In the evening, after the end of the Sabbath, on November 29, 1947, two closely connected events occurred. The United Nations General Assembly adopted by a large majority the plan for partitioning Palestine, and, at the spontaneous party that broke out at Tel Aviv’s legendary Café Kassit – the hangout of bohemian literati and artists – the proprietor, Hatzkel (Yehezkel Weinstein), did the unimaginable: He treated the guests to champagne, on the house.
There, amid the sounds of the loud singing and the fumes of alcohol, a new poetic infant was conceived. The poem, which came into the world 20 days later, earned its progenitor everlasting glory. Natan Alterman wrote “The Silver Platter,” probably the ultimate poem of bereavement and resurrection in Israel’s history, about half a year before the state’s establishment.
Not everyone who grew up here over the years with that iconic text is aware of the chronology. And it is perhaps the most astonishing fact of all about “The Silver Platter” – more than its poetic power and even more than the pretentious opening Alterman allowed himself. (It starts with an ellipsis, which generally appears at the end of a sentence, not the beginning, and it is immediately followed by a conjunction, vav [“and”] – a letter which in standard Hebrew is not used to open a sentence and evokes biblical texts.)
The author deserves kudos for the timing of the poem’s publication: Indeed, the text catapulted Alterman from the status of diligent, witty chronicler to prophet. The time period covered by the prophecy is about a year and a half.
In “The Silver Platter,” Alterman describes the end of the War of Independence. In reality, its very last battles were fought between March 5 and March 10, 1949 (during Operation Uvda, involving the conquest of the southern Negev desert, including Eilat), although the final armistice agreement, with Syria, wasn’t signed until July of that year. Between the UN resolution and the actual end of the hostilities (“And the land will grow still,” Alterman’s poem begins), the country was swept up by a military, social and human drama. That was foreseeable. Alterman chose consciously to pass over it with the ellipsis and proceed directly to the finish line.
In his illuminating biography, “Alterman” (in Hebrew), Prof. Dan Laor relates that already in the course of that champagne-heady night in Kassit, Alterman was afforded an intimate opportunity to grasp the scale of the expected drama and tragedy.
Between the boisterous songs and dances, Laor writes, the poet listened to a conversation between his friend Yitzhak Sadeh, the founder of the Palmach, the strike force of the pre-state Haganah militia, and Yosef Avidar, a senior Haganah commander. Avidar whispered to Sadeh that the creation of the state would exact 10,000 victims. Alterman listened on in silence. Laor cites a later interview with Avidar’s wife, the poet Yemima Avidar-Tchernovitz, who was also in Kassit that night and recalled that Alterman had a look on his face that was “filled with anxiety and pain.”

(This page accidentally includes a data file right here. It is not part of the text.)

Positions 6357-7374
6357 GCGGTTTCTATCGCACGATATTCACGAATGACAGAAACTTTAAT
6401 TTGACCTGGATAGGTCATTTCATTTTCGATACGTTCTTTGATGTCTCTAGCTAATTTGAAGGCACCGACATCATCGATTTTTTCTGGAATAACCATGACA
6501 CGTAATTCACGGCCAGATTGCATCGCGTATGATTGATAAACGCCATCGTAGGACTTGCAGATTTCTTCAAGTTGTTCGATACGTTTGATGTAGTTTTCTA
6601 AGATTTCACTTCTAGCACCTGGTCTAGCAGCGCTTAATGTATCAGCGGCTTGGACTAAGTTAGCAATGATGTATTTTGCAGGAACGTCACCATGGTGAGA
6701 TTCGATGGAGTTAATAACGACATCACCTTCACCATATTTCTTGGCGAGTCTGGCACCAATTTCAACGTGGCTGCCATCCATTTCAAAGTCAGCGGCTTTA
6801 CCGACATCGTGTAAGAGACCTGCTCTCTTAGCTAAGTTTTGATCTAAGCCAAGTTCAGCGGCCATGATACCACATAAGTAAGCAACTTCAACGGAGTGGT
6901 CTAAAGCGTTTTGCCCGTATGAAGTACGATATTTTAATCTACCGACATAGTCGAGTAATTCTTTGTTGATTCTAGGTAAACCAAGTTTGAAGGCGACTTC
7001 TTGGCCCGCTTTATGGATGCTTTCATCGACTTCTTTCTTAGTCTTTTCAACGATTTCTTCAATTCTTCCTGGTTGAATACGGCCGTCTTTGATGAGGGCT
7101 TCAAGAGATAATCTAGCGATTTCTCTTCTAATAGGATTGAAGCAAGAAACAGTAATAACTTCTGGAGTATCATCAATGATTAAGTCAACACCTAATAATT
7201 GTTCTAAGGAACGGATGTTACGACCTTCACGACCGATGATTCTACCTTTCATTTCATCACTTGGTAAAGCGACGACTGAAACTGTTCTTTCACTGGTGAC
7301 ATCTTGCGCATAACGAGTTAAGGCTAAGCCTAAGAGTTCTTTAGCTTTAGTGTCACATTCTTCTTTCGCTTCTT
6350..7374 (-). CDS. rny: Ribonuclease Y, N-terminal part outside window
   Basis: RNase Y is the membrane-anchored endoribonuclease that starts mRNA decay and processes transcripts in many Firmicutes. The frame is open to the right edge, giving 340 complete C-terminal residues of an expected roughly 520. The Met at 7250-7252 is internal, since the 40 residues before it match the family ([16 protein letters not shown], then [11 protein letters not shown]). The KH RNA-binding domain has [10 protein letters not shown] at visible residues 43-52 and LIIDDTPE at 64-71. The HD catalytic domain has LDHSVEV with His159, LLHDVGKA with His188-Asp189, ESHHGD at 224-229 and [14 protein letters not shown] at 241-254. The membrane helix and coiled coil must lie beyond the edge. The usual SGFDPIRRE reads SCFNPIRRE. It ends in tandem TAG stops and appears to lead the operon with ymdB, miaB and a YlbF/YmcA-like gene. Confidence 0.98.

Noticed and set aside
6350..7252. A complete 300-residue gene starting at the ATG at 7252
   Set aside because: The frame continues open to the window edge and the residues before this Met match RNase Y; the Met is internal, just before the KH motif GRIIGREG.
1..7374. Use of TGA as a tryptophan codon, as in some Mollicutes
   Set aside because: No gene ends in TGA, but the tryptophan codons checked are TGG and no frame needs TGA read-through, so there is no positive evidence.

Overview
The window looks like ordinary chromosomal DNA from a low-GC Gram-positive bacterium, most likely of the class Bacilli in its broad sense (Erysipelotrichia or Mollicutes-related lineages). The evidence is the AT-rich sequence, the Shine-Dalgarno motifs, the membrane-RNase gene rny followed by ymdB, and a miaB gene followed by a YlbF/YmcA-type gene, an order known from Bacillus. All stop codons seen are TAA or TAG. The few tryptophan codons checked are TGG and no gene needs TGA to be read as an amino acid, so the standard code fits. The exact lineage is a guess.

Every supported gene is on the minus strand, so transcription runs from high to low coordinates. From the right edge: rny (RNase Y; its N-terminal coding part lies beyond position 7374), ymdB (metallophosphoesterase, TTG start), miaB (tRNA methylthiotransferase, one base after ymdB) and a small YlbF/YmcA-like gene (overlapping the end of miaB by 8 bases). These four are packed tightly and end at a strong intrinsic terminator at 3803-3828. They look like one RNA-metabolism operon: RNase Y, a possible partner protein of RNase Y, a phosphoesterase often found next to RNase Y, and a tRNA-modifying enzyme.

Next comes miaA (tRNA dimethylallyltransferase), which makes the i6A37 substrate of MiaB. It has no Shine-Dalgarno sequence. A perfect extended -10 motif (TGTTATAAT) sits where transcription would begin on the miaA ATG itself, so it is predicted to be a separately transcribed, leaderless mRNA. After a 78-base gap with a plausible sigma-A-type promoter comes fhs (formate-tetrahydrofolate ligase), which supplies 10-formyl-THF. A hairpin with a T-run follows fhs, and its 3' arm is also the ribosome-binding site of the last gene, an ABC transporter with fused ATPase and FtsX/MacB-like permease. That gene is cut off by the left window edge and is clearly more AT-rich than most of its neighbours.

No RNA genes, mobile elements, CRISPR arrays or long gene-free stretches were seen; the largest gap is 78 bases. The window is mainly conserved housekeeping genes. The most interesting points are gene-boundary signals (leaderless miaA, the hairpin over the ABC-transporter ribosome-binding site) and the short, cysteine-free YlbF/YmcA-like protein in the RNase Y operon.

Alterman, for his part, was adept at translating his impressions about current events into a weekly newspaper column, written in the form of a poem with rhyme and strict meter. This was second nature for him, at the time. From 1934 until 1943 he published the poems in Haaretz, in a column titled “Moments,” and signed them “Agav” (literally, “by the way”) – but everyone knew who the author was.
The column was secondary to Alterman’s main job at the newspaper: He did five or six shifts as an editor on the night desk, and because he was fluent in four languages, he was also in charge of translating reports from foreign news agencies and newspapers. He did not receive a separate fee for his rhyming columns – remuneration for them was considered part of his monthly salary.
At the age of 33, after nine years of working at Haaretz and with a series of successes as a poet and a popular songwriter under his belt, Alterman asked the paper’s editor-in-chief, Gershom Schocken, for a raise. Alterman’s personal expenses had risen, not least because he was dividing his days and nights between two women: his lawful wife, the actress Rachel Marcus – the mother of their only child, Tirza Atar, who would herself gain fame as a poet – and his paramour, the illustrator Tsila Binder.
When Schocken turned down his request for a raise, Alterman crossed the road to Davar, the organ of the Labor Zionist movement. Some maintain that the move suited his goals politically as well as financially. It’s also said that the source of Alterman’s frustration with Schocken was not only financial, but also related to the latter’s refusal to issue a collection of “Moments” columns under the imprint of the family’s prestigious publishing house.
In any event, Davar was a major newspaper at the time, and Alterman’s rhyming column was given a central platform there. It appeared every Friday on the far-left column of page 2 – the position that was the source of its mythic name: “The Seventh Column.”
Capturing the drama
The column now appeared under the byline “N. Alterman,” and accorded its author the singular status of poet-journalist. Indeed, in the context of “The Seventh Column,” Hebrew literary scholar Dan Miron attributed to Alterman the “persona of the national poet, who speaks in the name of the whole nation and expresses its innermost feelings during a test of unprecedented gravity.”
The momentousness of the period and the nation’s innermost feelings became very clear to Alterman after the UN partition resolution and the conversation he heard at the cafe between the two ranking security figures.